This was the president's first political speech since bin Laden's death... An audience member at one point shouted out, "Thank you for getting bin Laden."

Political analysts believe bin Laden's death will give the president a fundraising boost. Just as his approval ratings have gotten a nice bounce. But will the magic wear off? And is campaigning about it the right thing to do?

The Obama reelection campaign could point to the bin Laden raid over and over again to promote the president's foreign policy and national security credentials, the very ones that many people had questioned less than two weeks ago. But the president has got to tread lightly here.

In yesterday's speech, he carefully credited the troops and intelligence officers for catching bin Laden. Still, critics of the president say he's taken too much credit for the killing.

Here’s our question: Should President Obama use the death of Osama bin Laden as part of his reelection campaign message?

Here’s my question to you: Should President Obama use the death of Osama bin Laden as part of his reelection campaign message?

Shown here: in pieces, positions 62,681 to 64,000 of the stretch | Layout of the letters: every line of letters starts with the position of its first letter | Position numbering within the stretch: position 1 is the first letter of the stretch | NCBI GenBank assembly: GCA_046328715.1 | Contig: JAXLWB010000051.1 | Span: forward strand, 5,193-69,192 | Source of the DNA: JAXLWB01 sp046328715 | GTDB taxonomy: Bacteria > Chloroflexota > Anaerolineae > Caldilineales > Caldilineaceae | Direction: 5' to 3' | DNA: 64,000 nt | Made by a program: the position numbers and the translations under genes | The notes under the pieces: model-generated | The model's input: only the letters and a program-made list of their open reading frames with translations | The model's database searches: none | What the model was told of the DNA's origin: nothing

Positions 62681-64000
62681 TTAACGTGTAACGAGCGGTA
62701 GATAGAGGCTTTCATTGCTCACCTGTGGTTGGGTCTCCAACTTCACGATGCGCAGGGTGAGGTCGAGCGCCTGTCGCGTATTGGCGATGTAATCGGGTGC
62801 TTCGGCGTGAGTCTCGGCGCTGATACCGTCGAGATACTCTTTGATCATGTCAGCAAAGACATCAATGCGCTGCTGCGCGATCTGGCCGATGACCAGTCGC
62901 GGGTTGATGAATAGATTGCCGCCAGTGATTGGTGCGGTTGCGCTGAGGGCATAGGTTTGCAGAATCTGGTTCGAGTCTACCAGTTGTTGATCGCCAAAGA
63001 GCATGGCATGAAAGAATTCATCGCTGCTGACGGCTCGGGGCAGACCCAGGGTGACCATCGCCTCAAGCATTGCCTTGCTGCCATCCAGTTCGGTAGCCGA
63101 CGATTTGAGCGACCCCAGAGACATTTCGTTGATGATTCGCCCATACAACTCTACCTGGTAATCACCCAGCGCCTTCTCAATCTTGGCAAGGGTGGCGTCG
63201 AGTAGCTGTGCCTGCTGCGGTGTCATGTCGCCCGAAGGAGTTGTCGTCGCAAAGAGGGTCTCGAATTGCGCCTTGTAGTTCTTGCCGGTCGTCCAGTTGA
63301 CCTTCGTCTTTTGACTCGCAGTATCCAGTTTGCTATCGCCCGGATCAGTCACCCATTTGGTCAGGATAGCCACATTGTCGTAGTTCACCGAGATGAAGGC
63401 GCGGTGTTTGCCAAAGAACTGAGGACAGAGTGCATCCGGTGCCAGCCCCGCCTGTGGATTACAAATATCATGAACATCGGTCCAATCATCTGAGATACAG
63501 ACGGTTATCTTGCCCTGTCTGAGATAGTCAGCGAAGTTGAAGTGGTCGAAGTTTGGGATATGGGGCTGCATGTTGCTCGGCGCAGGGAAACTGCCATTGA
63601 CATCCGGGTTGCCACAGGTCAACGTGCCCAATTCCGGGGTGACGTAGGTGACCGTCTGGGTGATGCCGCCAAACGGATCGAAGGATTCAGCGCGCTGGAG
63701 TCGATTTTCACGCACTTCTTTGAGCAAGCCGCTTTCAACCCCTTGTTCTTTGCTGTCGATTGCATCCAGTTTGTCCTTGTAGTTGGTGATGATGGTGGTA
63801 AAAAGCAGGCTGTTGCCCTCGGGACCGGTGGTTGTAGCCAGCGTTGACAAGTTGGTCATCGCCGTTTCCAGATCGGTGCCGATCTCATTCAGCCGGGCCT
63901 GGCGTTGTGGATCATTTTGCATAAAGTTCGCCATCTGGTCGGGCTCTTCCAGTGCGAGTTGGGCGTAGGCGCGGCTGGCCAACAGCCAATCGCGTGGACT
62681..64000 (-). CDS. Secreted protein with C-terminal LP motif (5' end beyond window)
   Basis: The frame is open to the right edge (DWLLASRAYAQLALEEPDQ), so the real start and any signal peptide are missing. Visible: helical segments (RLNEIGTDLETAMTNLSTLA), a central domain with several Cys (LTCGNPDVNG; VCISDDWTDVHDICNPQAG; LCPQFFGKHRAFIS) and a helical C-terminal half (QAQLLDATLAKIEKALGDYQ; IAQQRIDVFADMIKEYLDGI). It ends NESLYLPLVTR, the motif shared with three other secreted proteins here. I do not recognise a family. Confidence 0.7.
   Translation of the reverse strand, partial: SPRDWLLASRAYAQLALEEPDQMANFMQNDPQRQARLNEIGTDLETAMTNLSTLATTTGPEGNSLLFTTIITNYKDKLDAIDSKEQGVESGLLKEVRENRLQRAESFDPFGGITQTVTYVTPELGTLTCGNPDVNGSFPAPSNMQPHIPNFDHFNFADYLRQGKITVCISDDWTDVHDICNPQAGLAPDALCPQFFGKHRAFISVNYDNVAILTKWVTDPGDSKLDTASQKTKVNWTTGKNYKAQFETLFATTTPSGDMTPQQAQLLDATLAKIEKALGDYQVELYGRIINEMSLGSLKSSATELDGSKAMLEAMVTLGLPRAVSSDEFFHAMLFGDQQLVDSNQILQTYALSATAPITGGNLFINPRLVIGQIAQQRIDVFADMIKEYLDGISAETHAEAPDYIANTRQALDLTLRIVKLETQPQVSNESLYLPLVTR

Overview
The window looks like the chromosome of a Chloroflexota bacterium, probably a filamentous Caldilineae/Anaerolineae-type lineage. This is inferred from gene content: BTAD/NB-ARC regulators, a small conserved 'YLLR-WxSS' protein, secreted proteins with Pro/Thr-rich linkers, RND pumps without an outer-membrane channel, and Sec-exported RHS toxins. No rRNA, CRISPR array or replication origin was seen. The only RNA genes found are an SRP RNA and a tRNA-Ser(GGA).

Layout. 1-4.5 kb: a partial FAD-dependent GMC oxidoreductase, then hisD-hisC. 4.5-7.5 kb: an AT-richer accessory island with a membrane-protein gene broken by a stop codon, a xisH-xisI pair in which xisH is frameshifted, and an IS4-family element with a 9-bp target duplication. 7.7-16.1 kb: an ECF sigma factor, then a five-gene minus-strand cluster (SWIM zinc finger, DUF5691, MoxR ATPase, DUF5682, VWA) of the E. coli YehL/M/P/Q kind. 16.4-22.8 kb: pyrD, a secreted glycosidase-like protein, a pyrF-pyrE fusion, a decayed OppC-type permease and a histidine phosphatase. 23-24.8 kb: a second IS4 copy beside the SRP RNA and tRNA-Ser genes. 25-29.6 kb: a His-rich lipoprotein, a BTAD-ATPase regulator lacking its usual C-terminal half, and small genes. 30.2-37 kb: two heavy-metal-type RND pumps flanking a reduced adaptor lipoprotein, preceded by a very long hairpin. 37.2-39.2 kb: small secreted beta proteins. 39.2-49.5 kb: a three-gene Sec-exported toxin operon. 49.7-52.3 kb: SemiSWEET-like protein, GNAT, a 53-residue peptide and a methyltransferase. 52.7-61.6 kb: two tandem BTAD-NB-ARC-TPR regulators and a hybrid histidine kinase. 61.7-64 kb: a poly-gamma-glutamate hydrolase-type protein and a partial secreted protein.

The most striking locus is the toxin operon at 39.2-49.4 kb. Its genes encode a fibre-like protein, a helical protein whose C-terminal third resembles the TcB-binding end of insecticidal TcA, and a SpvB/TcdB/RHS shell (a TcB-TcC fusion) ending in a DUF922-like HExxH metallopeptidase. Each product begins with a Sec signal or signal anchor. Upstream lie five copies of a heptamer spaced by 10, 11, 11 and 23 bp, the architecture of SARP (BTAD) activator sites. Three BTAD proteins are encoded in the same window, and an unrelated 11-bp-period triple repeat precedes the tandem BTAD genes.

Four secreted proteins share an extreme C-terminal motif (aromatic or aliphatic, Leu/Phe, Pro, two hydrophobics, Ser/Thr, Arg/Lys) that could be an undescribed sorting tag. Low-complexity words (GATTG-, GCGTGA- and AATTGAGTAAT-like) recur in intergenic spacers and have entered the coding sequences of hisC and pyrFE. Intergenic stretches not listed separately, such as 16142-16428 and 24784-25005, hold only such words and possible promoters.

Interested to know which ones made it on air?

FULL POST


Filed under: Uncategorized
April 28th, 2011
04:06 PM ET

How excited are you about the royal wedding?

ALT TEXT

(PHOTO CREDIT: GETTY IMAGES)

FROM CNN's Jack Cafferty:

In case you haven't heard, there's a pretty big to-do planned for tomorrow on the other side of the pond. Prince William will marry Kate Middleton in Westminster Abbey tomorrow afternoon in London... It's the first high profile royal wedding in Britain in decades. You can't turn on a television, open a newspaper or log on to a website without hearing all about it. All the big U.S. broadcast and cable networks-including CNN– will carry the event live with coverage beginning at 4 am eastern time. The wedding itself starts about two hours later.

So it's a really big deal, right? Not so much.

A poll in Britain commissioned by an anti-monarchy group found four out of five Britons are quote "largely indifferent" or quote "couldn't care less" about the royal wedding. Really? They're not even excited about watching it and it's going to be on in the middle of the day…and it's their royal family.

What about Americans?